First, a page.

STLCC Receives Gateway to College Grant

STLCC Receives Gateway to College Grant  

St. Louis Community College has received a $350,000 startup grant to become a Gateway to College replication site, a national drop-out recovery model developed by Portland Community College in Oregon.

The Gateway to College National Network is part of the Early College High School Initiative funded by the Bill & Melinda Gates Foundation, the Carnegie Corporation of New York, The Ford Foundation and the W.K. Kellogg Foundation.  Jobs for the Future, an action/research and policy organization that promotes innovation in education and workforce development, serves as the initiative's coordinating intermediary.

Gateway to College is designed for young adults ages 16 to 20 who dropped out of high school.  The program enables them to earn a high school diploma while simultaneously earning college credit toward an associate degree or certificate, and pays for student maintenance fees and books.

"The education system loses many students, particularly from low-income families, during the high school-to-college transition," said Marcia Pfeiffer, president of St. Louis Community College's Florissant Valley campus.  "This program blends both high school and college-level work into a single academic program that we hope will challenge and inspire students to complete an associate's degree and beyond or prepare them for high-skill careers."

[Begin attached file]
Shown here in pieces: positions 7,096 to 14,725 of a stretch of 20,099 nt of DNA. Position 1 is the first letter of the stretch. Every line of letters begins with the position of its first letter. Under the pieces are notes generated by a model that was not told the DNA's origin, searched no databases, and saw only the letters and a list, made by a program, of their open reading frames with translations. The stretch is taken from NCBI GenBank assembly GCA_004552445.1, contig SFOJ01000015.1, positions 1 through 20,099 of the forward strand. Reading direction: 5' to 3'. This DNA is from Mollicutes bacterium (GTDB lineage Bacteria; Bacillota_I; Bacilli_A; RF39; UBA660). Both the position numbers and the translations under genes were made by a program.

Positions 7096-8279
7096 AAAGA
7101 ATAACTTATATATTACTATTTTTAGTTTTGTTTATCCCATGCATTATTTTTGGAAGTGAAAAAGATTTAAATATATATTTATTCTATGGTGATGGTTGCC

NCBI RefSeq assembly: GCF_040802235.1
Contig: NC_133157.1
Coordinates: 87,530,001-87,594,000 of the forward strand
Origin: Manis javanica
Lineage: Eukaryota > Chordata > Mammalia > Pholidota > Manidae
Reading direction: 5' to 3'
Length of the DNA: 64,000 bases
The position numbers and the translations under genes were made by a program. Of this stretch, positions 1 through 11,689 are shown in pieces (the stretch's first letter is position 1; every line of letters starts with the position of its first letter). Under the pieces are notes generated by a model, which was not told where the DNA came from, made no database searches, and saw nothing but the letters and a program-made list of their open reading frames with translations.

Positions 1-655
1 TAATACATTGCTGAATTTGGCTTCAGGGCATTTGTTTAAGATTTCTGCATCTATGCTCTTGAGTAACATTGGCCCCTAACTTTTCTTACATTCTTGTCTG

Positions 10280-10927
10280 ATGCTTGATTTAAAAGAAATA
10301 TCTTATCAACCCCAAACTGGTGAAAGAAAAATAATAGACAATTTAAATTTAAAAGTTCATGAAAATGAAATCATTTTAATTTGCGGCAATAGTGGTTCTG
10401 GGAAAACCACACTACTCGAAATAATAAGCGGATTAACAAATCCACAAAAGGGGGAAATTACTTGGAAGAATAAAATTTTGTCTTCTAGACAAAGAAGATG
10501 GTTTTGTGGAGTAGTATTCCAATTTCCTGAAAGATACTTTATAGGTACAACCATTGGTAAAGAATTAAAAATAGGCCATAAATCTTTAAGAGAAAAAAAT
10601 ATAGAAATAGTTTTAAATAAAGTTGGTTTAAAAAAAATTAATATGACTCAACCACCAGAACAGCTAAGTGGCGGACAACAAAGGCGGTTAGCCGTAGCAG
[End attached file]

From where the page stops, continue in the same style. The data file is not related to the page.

Along with funding from partner school districts, the grant will provide support staff and services for up to 350 students from the Hazelwood and Ferguson-Florissant school districts who left high school without a diploma.  Students must meet specific criteria for entrance into the program and will be dually enrolled at Florissant Valley until they complete their high school diploma or reach the age of 21.

"Our mission is high achievement for every child we serve," said Jeffrey R. Spiegel, superintendent of the Ferguson-Florissant School District. "We are proud to be a partner in such an innovative program that helps young people continue their education."

Blaine Henningsen, assistant superintendent of the Hazelwood School District, concurred.  "The Hazelwood School District is extremely excited to be a partner in this program. We see this as a natural extension of the programs we already have in place with Florissant Valley.  By providing this opportunity to the young people of our community, we not only give them a second chance to meet their educational needs, we give them hope for the future."

Since 2002, the 13 partner organizations of the Early College High School Initiative have started or redesigned 160 schools in 24 states.  The partners ultimately will open about 250 schools, annually serving more than 100,000 students.

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